Let’s Talk Teeth! How to Make Your Own Magical Mouthwash

Happy wine writers flash their Petite Sirah stained teeth at Dark and Delicious hosted by PS I Love You

If you are in the wine industry, you need to listen up, because we are going to talk teeth today on Wine Predator.

Talk teeth? Yes, talk teeth RIGHT NOW because over 400 or so industry professionals are gathered in Santa Rosa for the Wine Marketing and Tourism Conference followed by the Wine Bloggers Conference.

And what does that mean? A LOT OF WINE IS GOING DOWN!

Now don’t whine:  I’d rather talk about WINE!

Don’t ask: Who wants to talk about teeth except a dentist or an orthodontist?

Being in the wine industry can be hard on your health. I know– it’s the price we pay for this awesome lifestyle and opportunities to taste amazing wines paired with stunning food!

I mean just look at this recent BRUNCH from Skinner in El Dorado County

Food and Wine Writers hard at work at Skinner Vineyards in El Dorado County during the International Food Bloggers Conference. This was the most amazing brunch of my life. By far. And likely one of my top 10 meals. Of my life.

or this dinner last month at Boeger in El Dorado County!


As you may have figured, all that tempting wine and food can be a challenge to maintaining a trim waist line. While I am inspired by Travel Wine Chick Elizabeth Smith’s 80 pound weight loss in one year, I am not ready to go to boot camp every morning at 5am followed by the simple diet that she enjoys and thrives on.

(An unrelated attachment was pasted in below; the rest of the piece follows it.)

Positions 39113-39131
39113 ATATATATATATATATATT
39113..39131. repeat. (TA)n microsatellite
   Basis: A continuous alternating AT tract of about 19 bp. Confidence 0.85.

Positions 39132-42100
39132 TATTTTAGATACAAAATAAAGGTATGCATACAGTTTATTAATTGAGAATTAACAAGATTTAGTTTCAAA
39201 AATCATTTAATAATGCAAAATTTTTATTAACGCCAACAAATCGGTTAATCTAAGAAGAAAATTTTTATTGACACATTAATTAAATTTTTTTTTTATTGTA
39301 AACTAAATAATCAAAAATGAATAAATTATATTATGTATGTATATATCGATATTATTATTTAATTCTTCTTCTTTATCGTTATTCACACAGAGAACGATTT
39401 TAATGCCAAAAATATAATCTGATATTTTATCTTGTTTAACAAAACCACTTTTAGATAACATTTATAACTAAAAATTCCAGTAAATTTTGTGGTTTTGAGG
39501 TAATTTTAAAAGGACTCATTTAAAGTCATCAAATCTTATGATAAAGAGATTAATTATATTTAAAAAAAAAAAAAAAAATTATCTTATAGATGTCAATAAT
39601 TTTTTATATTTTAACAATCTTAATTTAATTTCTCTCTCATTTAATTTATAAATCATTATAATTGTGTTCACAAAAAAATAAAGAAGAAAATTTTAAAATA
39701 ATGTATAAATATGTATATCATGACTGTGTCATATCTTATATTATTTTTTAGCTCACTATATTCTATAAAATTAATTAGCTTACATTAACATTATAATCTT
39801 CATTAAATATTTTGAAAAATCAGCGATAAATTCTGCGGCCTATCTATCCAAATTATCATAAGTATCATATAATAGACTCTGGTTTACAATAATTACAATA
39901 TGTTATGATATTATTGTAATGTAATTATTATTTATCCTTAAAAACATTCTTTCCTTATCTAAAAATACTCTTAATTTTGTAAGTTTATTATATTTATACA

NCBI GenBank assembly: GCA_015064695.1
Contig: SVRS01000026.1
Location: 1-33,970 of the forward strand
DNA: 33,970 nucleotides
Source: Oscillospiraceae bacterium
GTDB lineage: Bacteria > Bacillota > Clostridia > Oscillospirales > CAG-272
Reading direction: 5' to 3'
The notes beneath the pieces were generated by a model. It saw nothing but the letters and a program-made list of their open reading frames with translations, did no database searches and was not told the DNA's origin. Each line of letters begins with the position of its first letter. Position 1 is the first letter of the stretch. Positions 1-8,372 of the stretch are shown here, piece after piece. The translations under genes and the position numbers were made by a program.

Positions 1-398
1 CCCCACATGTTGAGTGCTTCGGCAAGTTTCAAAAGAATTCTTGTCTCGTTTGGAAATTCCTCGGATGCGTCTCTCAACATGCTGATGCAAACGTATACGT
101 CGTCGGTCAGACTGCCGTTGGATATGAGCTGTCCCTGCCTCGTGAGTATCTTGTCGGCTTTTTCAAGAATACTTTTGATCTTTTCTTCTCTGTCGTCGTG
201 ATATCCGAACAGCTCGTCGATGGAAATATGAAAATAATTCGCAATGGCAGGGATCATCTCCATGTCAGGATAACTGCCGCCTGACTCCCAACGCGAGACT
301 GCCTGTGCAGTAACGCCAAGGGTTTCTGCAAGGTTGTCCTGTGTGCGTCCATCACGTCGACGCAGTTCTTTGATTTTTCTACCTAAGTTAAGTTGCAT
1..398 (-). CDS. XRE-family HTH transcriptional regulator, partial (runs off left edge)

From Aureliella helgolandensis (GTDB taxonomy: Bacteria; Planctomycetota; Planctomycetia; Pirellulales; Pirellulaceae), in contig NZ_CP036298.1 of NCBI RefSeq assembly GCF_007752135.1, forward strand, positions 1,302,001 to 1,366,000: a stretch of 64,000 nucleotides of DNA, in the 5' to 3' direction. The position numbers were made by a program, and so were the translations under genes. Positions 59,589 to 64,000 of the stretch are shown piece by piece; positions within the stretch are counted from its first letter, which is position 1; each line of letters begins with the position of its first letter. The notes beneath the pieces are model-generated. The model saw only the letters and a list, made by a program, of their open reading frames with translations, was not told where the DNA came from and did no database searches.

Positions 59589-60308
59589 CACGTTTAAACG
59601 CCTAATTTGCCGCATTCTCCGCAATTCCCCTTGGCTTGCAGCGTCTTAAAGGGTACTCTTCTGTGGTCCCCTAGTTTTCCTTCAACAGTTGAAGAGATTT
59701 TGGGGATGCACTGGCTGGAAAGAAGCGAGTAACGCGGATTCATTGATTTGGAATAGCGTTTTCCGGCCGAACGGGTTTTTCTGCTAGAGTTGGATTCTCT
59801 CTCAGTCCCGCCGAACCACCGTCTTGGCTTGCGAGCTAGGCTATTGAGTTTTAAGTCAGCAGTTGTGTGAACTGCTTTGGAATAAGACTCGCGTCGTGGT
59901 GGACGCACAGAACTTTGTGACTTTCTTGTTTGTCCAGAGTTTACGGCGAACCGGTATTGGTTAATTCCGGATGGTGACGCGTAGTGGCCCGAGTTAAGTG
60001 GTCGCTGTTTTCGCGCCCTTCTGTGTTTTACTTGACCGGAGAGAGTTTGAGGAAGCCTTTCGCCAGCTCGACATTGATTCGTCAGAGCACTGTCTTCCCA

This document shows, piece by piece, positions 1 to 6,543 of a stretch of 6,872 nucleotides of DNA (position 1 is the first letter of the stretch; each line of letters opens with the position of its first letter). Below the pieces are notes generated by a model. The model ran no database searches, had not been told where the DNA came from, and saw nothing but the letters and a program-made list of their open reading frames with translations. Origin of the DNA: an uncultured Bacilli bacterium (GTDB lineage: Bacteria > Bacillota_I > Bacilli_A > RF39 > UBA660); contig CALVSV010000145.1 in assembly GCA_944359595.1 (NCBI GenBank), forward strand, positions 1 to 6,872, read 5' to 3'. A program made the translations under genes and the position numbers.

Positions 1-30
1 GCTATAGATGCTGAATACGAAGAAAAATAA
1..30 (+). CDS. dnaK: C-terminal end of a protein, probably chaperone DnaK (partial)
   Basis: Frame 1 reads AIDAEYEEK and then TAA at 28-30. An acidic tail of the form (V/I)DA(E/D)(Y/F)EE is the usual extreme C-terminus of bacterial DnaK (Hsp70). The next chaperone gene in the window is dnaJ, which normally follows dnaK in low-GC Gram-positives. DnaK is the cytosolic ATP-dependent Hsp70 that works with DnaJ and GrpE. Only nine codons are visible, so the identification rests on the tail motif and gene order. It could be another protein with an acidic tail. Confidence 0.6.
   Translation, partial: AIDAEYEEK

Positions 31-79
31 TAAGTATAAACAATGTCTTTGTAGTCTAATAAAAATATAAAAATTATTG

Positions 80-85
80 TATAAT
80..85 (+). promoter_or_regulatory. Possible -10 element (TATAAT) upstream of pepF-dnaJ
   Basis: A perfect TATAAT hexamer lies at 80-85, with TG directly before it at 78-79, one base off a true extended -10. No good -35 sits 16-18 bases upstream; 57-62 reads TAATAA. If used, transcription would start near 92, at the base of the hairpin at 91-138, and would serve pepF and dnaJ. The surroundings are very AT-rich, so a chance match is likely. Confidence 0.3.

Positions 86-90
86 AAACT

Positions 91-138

Because as you may have noticed here on Wine Predator, we like to cook.

So while most people are aware of the challenges to waistlines and other health risks,

the dirty secret of being in the wine industry is the risk to our wine soaked teeth.

I know you’ve seen it — at events, in tasting rooms, even at home after a dinner with a dense, dark and delicious Petite Sirah your teeth are likely to be wine stained.

While wine stained teeth can be seen as a badge of the well-wined and is nothing to be ashamed of, it is something to fear: that wine is eating away at your enamel AND you shouldn’t brush your teeth right away.

Even industry veterans who spit like Tim Hanni who is a Master of Wine and spoke at the Wine Marketing and Tourism Conference is at risk — and he’s a recovering alcoholic and doesn’t drink any more (for over 20 years I heard him say yesterday).

Even if you don’t swallow, you are swishing that wine around in your mouth, as thoroughly as possible, to get as much flavor as you can, right? Spitting doesn’t do anything to address the impact of wine on your teeth.

Worse, maybe you, like me, wake up in the morning and drink herbal tea or warm water with lemon. While great for your health, that’s not great for your teeth either.

Speaking of health risks, if you are tasting or even lord help us DRINKING wine, you should be starting your morning with herbal tea. Nettles is a great one for inflammation and cleansing, and you can buy it in bulk for a lot less than a little tea bag. But if you’re pressed for time, try the different detox teas or milk thistle teas that are out there. I also like burdock. Ginger and turmeric teas are also great for the internal organs that are taxed by a wine industry lifestyle.